On Spiritual Communion

S.-alfonso-1.gifDeacon Fritz Bauerschmidt has an excellent piece on the merits of the Act of Spiritual Communion, a prayer authored by Saint Alphonsus Liguori and used in my parish, archdiocese, and many places during this time of pandemic. I appreciated his roots in Saint Thomas Aquinas in drawing out further meaning from the experience of being unable to receive the Eucharist. He notes complaints about the prayer, which I think are good to consider. He suggests a connection to the desire for Communion with a larger, wider aspect of the Church, namely the bonds of union between all the members of Christ’s Body as well as looking forward to an eventual union in the Reign of God to come.

I think his conclusion is wise:

Of course, not every prayer has to say every possible thing. And since the Eucharistic liturgy itself is replete with ecclesial and eschatological language, I don’t think any great harm is done by using St. Alphonsus’s prayer as written. Indeed, I rather think that it could likely do great good for those who feel sorely deprived of sacramental communion.

When I recall various criticisms, bans, disinvites, and the like from hard-core Catholics, even a few bishops, it strikes me that nobody really has a perfect bead all the time on expressing the Christian faith. Inaccurate theology in a song or hymn is a problem on one level. Something in the category of not-wrong-but-could-be-worded-better sounds a lot like the objections to the Spiritual Communion prayer. It’s not the Catechism Complete. But other aspects of liturgy and theology cover the not-wrong well enough.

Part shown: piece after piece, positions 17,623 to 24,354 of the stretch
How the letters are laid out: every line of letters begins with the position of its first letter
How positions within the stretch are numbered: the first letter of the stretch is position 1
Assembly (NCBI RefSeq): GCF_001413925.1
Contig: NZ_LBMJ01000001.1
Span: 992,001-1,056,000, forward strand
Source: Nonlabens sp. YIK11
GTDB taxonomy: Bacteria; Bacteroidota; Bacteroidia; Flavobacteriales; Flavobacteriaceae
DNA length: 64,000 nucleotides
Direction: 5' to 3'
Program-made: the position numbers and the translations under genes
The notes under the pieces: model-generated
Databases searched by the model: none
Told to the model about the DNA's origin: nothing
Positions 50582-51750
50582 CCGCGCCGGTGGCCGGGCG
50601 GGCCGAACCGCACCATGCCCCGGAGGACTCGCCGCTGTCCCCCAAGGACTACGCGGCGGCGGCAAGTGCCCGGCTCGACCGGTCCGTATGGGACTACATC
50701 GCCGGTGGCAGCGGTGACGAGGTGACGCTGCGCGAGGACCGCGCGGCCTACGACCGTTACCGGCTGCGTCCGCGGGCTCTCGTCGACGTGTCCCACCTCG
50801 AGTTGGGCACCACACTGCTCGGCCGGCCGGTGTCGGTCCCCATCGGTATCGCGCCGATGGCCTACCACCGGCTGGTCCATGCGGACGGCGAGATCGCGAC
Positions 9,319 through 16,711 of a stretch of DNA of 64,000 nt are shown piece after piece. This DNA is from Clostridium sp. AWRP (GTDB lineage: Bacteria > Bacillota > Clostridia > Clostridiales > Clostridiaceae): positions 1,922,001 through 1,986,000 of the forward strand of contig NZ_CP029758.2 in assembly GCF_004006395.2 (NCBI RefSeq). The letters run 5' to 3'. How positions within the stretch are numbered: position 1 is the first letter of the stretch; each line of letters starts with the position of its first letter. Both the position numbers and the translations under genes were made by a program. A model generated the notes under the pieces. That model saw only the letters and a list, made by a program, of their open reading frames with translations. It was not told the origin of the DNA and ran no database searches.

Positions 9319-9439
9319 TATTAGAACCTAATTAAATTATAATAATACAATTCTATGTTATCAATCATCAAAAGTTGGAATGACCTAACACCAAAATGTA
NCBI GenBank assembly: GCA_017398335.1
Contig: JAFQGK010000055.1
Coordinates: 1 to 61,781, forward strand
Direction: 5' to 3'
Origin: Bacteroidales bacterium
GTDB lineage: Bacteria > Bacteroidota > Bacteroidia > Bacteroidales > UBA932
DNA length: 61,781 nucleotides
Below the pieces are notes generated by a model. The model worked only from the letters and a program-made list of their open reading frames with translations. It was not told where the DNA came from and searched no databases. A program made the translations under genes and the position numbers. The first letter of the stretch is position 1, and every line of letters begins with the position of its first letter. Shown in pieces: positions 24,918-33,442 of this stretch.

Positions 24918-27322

As for me, I don’t have the text memorized, nor do I have it in front of me when I play at livestreamed Mass. The priest alone says it in the gathering-of-eight in which I serve. I focus on the prayer of the Mass, and the participation I can actualize. This prayer doesn’t help me. I also choose not to receive the Eucharist. Our diocesan guidelines allow for the reception of Communion after liturgy, but for personal reasons I decline this as well.

As for the author’s “update” of the prayer, I liked this aspiration:

I desire to receive You into my soul,
to be in communion with Your body, the Church,
and to feast at the Lamb’s sacred banquet in the new creation.

And this petition:

Never permit me to be separated from You,
build up the bonds of charity among your people,
and bring us all to the feast of heaven.

But as he said, not every Church utterance has to say it all.

About catholicsensibility

Todd lives in Minnesota, serving a Catholic parish as a lay minister.
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